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Sri Lankan Moors

From Simple English Wikipedia, the free encyclopedia

Sri Lankan Moors are the third largest group in Sri Lanka. They are 9.23% of the population. Almost all of them follow Islam and speak Tamil as their mother tongue.[1][2][3][4][5] They are thought to be from Arab traders who came to Sri Lanka between the 700 and 1400.[6][7][8][9] Many Arabic words are mixed in their dialect, the way they talk.

References[change | change source]

  1. Torsten Tschacher (2001). Islam in Tamilnadu: Varia. (Südasienwissenschaftliche Arbeitsblätter 2.) Halle: Martin-Luther-Universität Halle-Wittenberg. ISBN 3-86010-627-9. (Online versions available on the websites of the university libraries at Heidelberg and Halle: http://archiv.ub.uni-heidelberg.de/savifadok/volltexte/2009/1087/pdf/Tschacher.pdf and http://www.suedasien.uni-halle.de/SAWA/Tschacher.pdf).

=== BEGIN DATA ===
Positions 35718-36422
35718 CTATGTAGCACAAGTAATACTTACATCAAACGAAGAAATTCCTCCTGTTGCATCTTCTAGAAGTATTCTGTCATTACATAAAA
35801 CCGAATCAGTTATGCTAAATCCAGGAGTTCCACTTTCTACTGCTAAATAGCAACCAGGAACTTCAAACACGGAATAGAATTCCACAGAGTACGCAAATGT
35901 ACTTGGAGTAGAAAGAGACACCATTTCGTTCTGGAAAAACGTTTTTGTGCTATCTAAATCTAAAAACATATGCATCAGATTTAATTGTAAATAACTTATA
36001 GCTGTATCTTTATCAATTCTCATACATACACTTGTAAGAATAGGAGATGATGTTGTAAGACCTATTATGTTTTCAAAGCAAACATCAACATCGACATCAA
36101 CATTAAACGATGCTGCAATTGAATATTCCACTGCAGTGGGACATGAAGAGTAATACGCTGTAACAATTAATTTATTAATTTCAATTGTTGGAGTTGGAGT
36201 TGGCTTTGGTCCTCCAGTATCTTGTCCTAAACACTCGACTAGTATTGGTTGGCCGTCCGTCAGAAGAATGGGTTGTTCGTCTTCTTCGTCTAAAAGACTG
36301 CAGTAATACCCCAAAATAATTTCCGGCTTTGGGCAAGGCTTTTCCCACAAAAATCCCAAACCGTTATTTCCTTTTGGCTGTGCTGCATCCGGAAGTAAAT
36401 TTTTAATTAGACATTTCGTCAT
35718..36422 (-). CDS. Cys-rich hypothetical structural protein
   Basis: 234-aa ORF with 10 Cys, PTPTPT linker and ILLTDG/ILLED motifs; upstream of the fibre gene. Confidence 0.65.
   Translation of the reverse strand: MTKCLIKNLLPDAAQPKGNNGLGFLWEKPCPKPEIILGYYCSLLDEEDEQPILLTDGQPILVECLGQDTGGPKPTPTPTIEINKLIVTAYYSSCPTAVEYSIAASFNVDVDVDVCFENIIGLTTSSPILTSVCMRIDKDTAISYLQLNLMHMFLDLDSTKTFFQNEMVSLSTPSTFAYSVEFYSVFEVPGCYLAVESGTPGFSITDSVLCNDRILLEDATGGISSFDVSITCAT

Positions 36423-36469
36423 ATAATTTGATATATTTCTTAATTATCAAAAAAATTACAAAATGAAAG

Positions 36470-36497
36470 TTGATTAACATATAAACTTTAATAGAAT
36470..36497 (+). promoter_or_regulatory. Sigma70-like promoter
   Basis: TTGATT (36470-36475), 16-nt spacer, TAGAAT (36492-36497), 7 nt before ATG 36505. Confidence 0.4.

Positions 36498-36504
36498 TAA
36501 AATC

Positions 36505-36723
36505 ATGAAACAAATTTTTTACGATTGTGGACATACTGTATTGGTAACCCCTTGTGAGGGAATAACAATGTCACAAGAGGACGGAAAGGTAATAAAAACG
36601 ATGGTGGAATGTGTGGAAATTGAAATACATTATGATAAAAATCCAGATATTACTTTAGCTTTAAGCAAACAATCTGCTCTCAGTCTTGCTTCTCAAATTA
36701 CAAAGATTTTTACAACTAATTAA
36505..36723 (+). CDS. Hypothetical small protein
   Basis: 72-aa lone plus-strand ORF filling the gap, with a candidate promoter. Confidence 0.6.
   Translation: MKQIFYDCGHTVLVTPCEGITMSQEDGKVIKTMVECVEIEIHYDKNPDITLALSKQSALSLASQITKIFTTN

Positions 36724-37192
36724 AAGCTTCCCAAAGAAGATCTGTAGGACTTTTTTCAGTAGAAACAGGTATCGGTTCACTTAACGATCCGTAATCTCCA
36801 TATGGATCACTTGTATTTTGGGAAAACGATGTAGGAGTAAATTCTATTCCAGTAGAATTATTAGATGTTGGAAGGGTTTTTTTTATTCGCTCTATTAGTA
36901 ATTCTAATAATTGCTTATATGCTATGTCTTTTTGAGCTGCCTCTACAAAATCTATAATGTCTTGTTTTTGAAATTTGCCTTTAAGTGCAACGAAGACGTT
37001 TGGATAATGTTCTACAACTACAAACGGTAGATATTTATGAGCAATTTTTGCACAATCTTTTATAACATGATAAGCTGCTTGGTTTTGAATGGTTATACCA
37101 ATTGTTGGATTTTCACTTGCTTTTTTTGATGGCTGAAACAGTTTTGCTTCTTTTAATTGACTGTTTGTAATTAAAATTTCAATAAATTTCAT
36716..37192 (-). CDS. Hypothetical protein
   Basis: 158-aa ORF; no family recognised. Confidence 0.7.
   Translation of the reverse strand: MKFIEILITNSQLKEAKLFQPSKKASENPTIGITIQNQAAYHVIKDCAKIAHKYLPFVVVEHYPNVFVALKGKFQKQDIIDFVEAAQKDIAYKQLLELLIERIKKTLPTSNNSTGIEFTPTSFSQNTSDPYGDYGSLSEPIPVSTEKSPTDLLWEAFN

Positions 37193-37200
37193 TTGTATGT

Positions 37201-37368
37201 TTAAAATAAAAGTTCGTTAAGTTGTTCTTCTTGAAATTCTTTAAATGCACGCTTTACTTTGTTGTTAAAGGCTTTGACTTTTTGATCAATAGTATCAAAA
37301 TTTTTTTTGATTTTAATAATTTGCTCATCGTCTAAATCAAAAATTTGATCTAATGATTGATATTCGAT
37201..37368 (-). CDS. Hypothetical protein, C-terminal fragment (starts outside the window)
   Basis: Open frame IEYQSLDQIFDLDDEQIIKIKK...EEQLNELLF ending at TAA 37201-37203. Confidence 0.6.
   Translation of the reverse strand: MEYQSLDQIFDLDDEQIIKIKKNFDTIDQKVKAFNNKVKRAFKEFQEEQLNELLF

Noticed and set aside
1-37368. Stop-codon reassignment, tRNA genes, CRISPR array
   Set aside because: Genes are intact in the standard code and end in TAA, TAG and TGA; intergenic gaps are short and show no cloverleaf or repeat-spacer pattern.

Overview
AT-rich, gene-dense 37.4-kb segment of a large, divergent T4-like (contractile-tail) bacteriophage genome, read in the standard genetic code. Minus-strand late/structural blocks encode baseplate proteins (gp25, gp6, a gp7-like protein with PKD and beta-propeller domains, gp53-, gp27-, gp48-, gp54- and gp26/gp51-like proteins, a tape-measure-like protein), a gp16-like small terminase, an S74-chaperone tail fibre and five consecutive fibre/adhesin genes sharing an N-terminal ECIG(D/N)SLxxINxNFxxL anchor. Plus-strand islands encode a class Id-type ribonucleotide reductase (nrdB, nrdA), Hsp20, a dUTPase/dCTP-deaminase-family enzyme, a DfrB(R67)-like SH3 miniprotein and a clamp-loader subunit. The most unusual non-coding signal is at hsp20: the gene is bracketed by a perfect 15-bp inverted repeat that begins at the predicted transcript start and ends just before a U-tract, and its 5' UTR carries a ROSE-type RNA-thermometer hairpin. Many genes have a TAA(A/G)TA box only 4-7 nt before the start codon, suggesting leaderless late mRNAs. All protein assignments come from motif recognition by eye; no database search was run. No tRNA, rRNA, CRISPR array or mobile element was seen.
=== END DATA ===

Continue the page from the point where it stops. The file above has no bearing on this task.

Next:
2. McGilvray, DB (November 1998). "Arabs, Moors and Muslims: Sri Lankan Muslim ethnicity in regional perspective". Contributions to Indian Sociology: 433–483. Retrieved 25 July 2014.
  3. Mohan, Vasundhara (1987). Identity Crisis of Sri Lankan Muslims. Delhi: Mittal Publications. pp. 9–14, 27–30, 67–74, 113–118.
  4. Zemzem, Akbar (1970). The Life and Times of Marhoom Wappichi Marikar (booklet). Colombo.{{cite book}}: CS1 maint: location missing publisher (link)
  5. "Analysis: Tamil-Muslim divide". BBC News World Edition. Retrieved 6 July 2014.
  6. Papiha, S.S. (October 1996). "Genetic Variation in Sri Lanka". 68 (5): 707–737 [709]. JSTOR 41465515. {{cite journal}}: Cite journal requires |journal= (help)
  7. de Munck, Victor (2005). "Islamic Orthodoxy and Sufism in Sri Lanka". Anthropos: 401–414 [403]. JSTOR 40466546.
  8. Mahroof, M. M. M. "Spoken Tamil Dialects Of The Muslims Of Sri Lanka: Language As Identity-Classifier". Islamic Studies. 34 (4): 407–426 [408]. JSTOR 20836916.
  9. "Race in Sri Lanka What Genetic evidence tells us". Retrieved 20 July 2014.